Frank Verhage

Frank Verhage is a ‘company doctor’ and currently CEO of SALD.

9 March

The EU’s initiatives to ‘redigitalize’ Europe represent an enormous opportunity for the Netherlands, argues Frank Verhage.

The mathematical roots of computer technology lie in Europe, the first computer was developed in Europe and the world’s leading provider of lithography systems for the semiconductor industry is based in Europe, more precisely in the Netherlands. However, from a global perspective, Europe has been lagging in information technology for decades. All well-known computer builders are based in the USA and Asia, as are the largest software manufacturers. ASML, SAP, Infineon and a handful of other companies are the only European ‘big names’ on the global IT map.

The new Dutch Silicon Valley around Eindhoven is a shining example of how new innovative strength with promising startups and a growing corporate landscape is emerging on the periphery of one of these three companies. But that’s not enough to let sick man Europe catch up with the world elite in digitalization.

To turn the tide, the European Commission (EC) last year presented a vision and paths for digital change in Europe by 2030. This vision for the digital decade revolves around four core themes: skills, infrastructures, government and business. The EU labeled this as a “grand vision for the future,” but let’s call a spade a spade: it’s a recovery plan for the digitalization of Europe. One thing is certain: if Europe doesn’t actually succeed in playing a key role again in the global struggle to master digitalization, our future will be in a bad way. So it’s not a question of ‘if’ but of ‘how’ and ‘how quickly.’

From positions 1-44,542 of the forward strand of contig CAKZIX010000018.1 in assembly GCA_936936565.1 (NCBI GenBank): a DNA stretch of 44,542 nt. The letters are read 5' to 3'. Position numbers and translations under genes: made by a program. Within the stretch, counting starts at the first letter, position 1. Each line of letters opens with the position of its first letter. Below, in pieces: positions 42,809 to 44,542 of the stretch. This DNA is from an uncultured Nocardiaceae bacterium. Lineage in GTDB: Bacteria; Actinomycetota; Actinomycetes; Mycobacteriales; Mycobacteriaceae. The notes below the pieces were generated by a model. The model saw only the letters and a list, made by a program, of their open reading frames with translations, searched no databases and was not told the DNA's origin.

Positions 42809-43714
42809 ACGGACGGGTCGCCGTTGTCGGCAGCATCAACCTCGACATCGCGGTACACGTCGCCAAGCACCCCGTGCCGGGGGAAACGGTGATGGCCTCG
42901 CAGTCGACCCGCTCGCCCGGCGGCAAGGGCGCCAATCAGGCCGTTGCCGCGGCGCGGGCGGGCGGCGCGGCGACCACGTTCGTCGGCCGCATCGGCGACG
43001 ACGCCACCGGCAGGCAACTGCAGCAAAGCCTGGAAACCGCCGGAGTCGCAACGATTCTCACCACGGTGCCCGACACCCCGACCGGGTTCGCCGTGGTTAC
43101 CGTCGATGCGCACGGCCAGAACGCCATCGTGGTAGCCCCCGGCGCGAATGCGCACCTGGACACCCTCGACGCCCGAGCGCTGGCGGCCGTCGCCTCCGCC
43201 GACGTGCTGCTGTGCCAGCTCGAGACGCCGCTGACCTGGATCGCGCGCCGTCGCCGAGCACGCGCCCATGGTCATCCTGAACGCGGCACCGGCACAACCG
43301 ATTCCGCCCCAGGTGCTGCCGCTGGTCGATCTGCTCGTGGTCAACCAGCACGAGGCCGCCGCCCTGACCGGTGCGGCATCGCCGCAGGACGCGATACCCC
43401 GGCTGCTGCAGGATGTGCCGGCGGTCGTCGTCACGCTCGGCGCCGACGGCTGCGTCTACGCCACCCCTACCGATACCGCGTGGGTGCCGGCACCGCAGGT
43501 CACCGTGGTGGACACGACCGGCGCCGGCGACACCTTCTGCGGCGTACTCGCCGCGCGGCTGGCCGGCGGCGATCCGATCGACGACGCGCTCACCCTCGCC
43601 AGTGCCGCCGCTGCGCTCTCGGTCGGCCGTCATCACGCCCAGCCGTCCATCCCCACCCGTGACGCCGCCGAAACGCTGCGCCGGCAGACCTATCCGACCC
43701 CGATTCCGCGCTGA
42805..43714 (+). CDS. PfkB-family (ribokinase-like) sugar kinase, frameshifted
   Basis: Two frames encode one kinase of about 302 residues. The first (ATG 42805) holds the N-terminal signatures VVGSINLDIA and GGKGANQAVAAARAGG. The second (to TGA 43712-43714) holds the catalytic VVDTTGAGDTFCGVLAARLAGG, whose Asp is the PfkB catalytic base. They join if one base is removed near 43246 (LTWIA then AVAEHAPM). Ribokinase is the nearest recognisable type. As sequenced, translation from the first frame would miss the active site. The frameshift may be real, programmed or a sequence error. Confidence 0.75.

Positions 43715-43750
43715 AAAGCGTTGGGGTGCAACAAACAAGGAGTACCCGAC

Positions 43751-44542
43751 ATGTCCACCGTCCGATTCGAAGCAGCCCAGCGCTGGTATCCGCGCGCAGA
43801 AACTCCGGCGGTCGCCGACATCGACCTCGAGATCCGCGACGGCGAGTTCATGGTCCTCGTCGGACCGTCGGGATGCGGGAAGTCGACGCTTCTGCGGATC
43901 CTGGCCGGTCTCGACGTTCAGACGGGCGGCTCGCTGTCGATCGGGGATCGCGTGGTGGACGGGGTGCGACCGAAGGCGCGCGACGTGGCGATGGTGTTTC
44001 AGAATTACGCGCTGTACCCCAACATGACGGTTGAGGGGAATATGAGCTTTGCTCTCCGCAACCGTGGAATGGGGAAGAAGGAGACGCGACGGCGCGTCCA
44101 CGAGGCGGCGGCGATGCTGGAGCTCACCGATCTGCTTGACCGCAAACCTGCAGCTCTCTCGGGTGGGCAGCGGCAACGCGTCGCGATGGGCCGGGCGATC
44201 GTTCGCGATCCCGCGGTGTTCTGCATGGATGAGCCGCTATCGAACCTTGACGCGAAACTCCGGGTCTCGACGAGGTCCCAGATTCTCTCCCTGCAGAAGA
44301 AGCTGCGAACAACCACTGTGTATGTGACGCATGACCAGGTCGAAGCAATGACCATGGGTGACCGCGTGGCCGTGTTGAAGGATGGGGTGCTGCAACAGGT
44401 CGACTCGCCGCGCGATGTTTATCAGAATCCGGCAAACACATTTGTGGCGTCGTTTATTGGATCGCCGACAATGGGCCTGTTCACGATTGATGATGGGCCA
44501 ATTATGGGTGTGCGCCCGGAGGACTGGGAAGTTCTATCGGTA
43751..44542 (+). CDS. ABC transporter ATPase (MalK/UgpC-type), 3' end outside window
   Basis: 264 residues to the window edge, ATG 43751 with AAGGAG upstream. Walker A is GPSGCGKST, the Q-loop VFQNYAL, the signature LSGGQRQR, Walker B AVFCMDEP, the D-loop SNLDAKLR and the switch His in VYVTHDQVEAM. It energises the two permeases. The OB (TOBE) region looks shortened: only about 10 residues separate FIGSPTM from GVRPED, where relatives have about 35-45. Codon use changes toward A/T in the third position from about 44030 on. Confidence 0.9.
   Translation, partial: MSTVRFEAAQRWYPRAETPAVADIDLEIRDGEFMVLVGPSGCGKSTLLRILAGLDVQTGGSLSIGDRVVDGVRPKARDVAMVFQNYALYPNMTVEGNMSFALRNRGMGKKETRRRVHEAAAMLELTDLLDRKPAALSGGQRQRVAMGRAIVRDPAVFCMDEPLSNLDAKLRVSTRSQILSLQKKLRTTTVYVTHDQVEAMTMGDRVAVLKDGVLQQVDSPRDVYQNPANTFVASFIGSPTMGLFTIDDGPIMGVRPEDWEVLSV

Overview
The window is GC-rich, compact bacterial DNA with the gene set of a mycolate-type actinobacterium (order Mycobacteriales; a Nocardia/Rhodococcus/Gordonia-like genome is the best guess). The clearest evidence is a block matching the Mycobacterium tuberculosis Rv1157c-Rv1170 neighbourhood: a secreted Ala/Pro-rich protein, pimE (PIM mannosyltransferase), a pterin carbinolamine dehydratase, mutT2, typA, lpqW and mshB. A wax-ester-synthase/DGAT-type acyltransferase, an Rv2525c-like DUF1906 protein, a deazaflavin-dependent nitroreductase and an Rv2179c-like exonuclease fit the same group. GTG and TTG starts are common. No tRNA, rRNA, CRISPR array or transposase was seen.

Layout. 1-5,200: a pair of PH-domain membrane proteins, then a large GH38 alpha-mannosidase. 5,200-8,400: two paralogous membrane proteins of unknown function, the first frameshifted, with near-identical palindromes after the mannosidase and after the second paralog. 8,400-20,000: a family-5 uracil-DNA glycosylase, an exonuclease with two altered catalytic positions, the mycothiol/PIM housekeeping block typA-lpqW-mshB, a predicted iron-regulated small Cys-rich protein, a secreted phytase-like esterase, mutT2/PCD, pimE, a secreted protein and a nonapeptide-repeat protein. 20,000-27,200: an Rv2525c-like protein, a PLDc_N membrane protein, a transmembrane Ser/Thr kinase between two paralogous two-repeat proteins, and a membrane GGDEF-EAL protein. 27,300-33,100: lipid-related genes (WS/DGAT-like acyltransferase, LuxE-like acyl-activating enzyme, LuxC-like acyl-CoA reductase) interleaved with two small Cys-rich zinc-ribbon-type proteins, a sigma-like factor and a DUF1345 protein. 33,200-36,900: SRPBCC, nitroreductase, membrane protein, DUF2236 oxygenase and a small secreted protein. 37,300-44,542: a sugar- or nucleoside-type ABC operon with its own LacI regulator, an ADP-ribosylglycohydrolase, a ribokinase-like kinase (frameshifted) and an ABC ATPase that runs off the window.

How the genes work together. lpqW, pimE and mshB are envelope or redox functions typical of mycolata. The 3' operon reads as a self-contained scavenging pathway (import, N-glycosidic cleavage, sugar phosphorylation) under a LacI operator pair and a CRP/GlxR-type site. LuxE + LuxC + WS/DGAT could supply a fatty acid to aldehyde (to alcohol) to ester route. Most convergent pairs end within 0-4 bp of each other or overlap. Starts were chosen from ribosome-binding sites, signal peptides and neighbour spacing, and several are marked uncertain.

This is exactly what the EC is attempting to do now. With the General Data Protection Regulation (GDPR), the Digital Services Act (DSA), the Digital Markets Act (DMA), the European Digital Identity (EUID) and most recently the European Chips Act (ECA), Europe is trying to improve all areas of digitalization. The spectrum ranges from data protection and digital sovereignty to the semiconductor industry. Given the American and Asian dominance, one might dismiss these attempts, depending on the specific area, as too little too late. But as a restructuring manager, I know that it’s possible to bring companies that seem devastated back to new times of glory. Based on my experience, I’m convinced that the efforts of the EC to make Europe a serious player on the world stage of digitalization have a good chance of succeeding.

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The newly created framework conditions, such as giving a European semiconductor industry a significant boost with the European Chips Act, are promising. But the EU regulations are of course only a framework. It’s up to us, the entrepreneurs, to fill in this framework and, for example, to call up the subsidies offered. Admittedly, this isn’t always easy because it involves a lot of effort and bureaucracy. But for the European Chips Act alone, 45 billion euros in public funding is available until 2030.

The enormous sum is based on the knowledge that in the future nothing will work without microchips. Whether cars, washing machines, factories or space stations – without the tiny integrated circuits everything is doomed to stand still. This isn’t news, but chip activities have been pushed to the top of Europe’s political agenda since the acute shortage of chips worldwide manifested itself. Suddenly, policymakers realize that one of the largest and most innovative chip developers in the world, TSMC, is located in one of the most insecure countries: Taiwan, which China considers to be a renegade province. This global uncertainty harbors immense opportunities for Europe.

In the Netherlands, with ASML as the European nucleus of the semiconductor industry, we have a huge opportunity to generate a Silicon Valley-like spirit of optimism from around Eindhoven, to catapult our country – and Europe – to the forefront of digitalization in Europe.